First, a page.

Marine Biology: An Ecological Approach
Appropriate for undergraduate majors and graduate students in marine biology and marine ecology, Marine Biology: An Ecological Approach emphasizes the ecological principles that govern marine life throughout all environments within the world's oceans. Its unique ecological approach adds real-world relevance by exploring how organisms interact within their individual ecosystems. The text is organized by habitat and each habitat receives detailed, in-depth coverage, giving instructors flexibility to focus on their particular areas of interest. The Fifth Edition is fully updated with the latest research data and topics, including expanded coverage of the human impact on oceans, oceanic dead zones, and coral reefs. In addition to Nybakken's engaging writing style, the text now offers enhanced pedagogy with new end-of-chapter summaries, a new four-color design to complement the art program, an art CD-ROM for instructors, and a text specific Companion Web site.
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The component parts and the whole system function through a sequence of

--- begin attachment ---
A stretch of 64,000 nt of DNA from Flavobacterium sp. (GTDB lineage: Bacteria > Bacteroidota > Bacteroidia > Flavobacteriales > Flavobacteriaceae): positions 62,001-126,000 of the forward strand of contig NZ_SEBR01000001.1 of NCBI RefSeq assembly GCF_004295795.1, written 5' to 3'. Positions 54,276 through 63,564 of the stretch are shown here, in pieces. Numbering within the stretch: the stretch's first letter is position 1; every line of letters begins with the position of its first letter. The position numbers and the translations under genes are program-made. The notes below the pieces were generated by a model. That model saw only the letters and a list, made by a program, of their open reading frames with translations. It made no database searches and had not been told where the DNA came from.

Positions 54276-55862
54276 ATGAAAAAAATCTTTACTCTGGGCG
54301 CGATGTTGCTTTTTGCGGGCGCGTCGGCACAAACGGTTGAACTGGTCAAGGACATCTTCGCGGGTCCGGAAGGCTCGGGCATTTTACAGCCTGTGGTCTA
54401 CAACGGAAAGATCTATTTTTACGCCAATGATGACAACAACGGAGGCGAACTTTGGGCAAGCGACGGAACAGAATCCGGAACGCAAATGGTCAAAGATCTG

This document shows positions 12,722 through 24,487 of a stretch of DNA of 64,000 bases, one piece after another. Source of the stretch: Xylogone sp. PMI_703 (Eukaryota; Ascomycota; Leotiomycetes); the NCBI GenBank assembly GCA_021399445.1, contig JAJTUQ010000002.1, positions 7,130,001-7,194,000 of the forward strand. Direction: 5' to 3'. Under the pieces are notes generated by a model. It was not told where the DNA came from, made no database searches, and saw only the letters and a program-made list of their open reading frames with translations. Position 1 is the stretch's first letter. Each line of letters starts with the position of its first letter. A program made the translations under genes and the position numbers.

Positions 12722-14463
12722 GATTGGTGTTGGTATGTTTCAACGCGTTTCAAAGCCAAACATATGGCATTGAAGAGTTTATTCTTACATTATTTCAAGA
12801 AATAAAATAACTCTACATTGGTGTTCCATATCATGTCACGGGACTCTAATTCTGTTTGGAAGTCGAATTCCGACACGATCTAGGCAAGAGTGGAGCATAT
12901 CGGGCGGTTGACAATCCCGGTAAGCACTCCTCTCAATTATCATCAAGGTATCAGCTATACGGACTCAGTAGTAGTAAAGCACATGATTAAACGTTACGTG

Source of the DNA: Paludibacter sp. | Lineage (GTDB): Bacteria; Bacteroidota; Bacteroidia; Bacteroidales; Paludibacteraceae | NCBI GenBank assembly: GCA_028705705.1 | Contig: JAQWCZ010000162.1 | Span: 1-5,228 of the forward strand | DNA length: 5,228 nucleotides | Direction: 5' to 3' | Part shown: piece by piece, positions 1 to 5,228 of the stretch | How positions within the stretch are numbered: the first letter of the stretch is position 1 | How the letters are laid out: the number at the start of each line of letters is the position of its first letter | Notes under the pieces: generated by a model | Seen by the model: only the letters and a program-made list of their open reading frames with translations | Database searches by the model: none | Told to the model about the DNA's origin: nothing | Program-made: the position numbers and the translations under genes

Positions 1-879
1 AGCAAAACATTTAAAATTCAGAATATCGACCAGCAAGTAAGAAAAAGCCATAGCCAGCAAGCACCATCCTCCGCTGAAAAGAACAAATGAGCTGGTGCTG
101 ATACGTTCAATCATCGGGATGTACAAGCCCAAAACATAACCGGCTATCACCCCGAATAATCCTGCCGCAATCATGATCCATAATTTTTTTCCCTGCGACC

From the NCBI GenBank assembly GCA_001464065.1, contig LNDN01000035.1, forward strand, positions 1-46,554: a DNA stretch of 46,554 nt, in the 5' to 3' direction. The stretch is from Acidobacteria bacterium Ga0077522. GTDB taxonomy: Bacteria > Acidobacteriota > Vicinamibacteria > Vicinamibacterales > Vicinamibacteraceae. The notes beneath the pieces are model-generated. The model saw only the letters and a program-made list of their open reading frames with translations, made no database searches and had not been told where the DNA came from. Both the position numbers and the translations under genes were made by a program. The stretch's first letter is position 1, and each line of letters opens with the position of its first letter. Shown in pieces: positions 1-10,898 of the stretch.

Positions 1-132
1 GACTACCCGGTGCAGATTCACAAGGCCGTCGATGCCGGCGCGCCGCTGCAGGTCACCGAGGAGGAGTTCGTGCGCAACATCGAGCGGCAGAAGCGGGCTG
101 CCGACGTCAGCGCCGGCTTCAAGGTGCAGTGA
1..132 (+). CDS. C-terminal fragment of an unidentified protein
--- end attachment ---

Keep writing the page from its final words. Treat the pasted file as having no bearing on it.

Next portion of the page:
operations involving energy and the transfer of energy. With few exceptions, the
original energy source is the sun. Energy from the sun is captured by the
The disadvantage of this strategy is that, because of the greater amount of energy
placed into each egg, fewer eggs and larvae can be produced per unit of
available energy. A shorter time in the plankton also means less dispersal ability.
The general equation for this process is sunlight 6CO, 6H,O H. nutrients C.H2O, 4
: 6O. energy-rich organic compounds The basis for nearly all life in the sea is the
photosynthetic activity of the aquatic autotrophs. There are, however, significant ...
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H A P T E R
SOME ECOLOGICAL PRINCIPLES
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